According to Plaintiff, denial of the instant motion would create “a significant risk of inconsistent adjudication of these common factual and legal issues” shared in the cases, and independent adjudication would further render “a substantial burden on the parties, witnesses, and available judicial resources.” [Id. at 4]. Moreover, Plaintiff submits that Jacobs and the consolidated plaintiffs would not be unduly prejudiced or burdened because the instant case is not expected to delay proceedings or Phase I of trial despite “some independent discovery deadlines” likely needed to be set. [Id. at 4].

         Jacobs opposes consolidation on the grounds that the cases are at vastly different stages, consolidation would unduly delay proceedings in the Consolidated Cases, and Jacobs would be unfairly prejudiced. Jacobs submits that because discovery has been completed, expert disclosure deadlines have expired with the exception of supplementation of existing reports, [2] and the dispositive motion deadline is two months away, Phase I of trial would likely be delayed again if Plaintiff is permitted to join at such a late juncture of the proceedings. Furthermore, Jacobs reasons that consolidating the instant case would essentially allow plaintiffs in the Consolidated Cases to reopen discovery, which they have attempted to do at no avail. Finally, citing to an earlier order by the District Court in the Consolidated Cases, Jacobs submits that the risk of inconsistent adjudication of common facts and legal issues is alleviated due to the judicial officers in the Consolidated Cases presiding over the instant matter.

         III. Analysis

         Federal Rule of Civil Procedure 42(a)(2) states that a court may consolidate actions that “involve a common question of law or fact.” A court may exercise its “discretion to consolidate actions only if it first determines that there is a common question of law or fact.” WCM Industries, Inc. v IPS Corp., No. 2:13-cv-02019, 2013 WL 3349182, * 2 (W.D. Tenn. July 2, 2013). “The party moving for consolidation bears the burden of demonstrating the commonality of law, facts or both in cases sought to be combined, and the court must examine the special underlying facts with close attention before ordering a consolidation.” Id. (quoting Banacki v. OneWest Bank, FSB, 276 F.R.D. 567, 571 (E.D. Mich. 2011)).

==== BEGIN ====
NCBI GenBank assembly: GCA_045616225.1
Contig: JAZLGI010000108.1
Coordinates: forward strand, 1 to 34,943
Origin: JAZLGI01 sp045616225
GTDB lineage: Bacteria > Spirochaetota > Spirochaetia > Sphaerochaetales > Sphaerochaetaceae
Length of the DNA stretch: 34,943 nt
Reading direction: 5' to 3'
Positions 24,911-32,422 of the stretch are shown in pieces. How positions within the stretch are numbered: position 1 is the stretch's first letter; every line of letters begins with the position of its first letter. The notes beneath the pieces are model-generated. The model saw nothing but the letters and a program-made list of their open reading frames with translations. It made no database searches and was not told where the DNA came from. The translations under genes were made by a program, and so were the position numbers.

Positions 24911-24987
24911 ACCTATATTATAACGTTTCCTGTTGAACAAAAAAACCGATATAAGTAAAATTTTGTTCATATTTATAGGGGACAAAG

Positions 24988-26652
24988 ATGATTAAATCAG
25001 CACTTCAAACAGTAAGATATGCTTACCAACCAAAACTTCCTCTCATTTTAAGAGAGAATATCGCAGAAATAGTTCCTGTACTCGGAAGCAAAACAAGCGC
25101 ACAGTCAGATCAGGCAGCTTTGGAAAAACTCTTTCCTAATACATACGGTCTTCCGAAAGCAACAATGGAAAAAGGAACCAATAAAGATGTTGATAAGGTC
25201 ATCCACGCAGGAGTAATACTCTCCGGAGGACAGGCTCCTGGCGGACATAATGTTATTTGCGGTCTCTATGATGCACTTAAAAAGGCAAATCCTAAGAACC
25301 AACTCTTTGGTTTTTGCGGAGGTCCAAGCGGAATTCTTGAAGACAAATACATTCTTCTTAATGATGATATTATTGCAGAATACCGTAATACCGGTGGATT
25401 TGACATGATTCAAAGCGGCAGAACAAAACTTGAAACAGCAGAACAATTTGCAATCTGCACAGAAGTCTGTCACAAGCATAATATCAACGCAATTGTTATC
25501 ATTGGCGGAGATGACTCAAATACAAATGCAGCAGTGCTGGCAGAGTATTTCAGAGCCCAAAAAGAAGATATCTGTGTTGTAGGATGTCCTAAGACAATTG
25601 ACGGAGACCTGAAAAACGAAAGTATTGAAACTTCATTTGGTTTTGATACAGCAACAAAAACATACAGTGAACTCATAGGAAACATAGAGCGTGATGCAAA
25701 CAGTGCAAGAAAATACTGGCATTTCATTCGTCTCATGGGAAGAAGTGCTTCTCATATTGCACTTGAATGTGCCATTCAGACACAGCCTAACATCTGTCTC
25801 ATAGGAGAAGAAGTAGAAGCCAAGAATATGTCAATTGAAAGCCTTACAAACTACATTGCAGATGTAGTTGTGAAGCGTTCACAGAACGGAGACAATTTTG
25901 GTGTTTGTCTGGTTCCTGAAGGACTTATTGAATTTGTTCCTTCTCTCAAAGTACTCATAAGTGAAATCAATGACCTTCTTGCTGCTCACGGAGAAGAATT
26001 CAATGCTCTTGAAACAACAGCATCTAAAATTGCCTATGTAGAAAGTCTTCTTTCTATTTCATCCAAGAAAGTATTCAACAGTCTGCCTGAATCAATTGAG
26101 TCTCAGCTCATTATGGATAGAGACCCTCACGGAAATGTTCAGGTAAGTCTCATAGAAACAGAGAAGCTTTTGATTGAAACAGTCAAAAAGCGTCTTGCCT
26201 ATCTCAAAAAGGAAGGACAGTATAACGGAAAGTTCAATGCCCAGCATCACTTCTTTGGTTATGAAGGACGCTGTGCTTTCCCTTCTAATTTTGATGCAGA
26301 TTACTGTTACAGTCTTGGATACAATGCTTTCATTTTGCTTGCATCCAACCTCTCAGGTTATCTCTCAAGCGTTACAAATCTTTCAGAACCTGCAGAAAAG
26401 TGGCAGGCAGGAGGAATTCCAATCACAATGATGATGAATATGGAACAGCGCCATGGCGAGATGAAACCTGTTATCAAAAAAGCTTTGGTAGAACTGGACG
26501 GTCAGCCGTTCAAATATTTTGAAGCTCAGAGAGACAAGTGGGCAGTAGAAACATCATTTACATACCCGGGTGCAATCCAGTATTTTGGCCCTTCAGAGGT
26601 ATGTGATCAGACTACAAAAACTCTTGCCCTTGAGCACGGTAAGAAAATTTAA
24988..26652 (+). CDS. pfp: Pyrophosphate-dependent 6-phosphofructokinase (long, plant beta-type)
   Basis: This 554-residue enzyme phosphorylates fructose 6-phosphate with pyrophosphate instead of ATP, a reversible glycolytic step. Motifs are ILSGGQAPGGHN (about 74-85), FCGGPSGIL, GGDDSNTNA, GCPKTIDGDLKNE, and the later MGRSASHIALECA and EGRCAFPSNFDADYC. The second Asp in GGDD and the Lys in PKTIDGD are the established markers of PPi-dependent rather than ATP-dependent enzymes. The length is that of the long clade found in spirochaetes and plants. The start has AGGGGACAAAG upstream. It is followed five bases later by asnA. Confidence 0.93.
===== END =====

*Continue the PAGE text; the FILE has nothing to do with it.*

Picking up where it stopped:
In deciding whether to consolidate, a court should consider whether the specific risks of prejudice and possible confusion posed by consolidation are:

overborn by the risk of inconsistent adjudications of common factual and legal issues, the burden on parties, witnesses and available judicial resources posed by multiple lawsuits, the length of time required to conclude multiple suits as against a single one, and the relative expense to all concerned of the single-trial, multiple-trial alternatives.

Cantrell v. GAF Corp., 999 F.2d 1007, 1011 (6th Cir. 1993) (quoting with approval Hendrix v. Raybestos-Manhattan, Inc., 776 F.2d 1492 (11th Cir. 1985)). Importantly, “[c]onsolidation is not justified or required simply because the actions include a common question of fact or law.” Hasman ...

Buy This Entire Record For $7.95

Download the entire decision to receive the complete text, official citation,
docket number, dissents and concurrences, and footnotes for this case.

Learn more about what you receive with purchase of this case.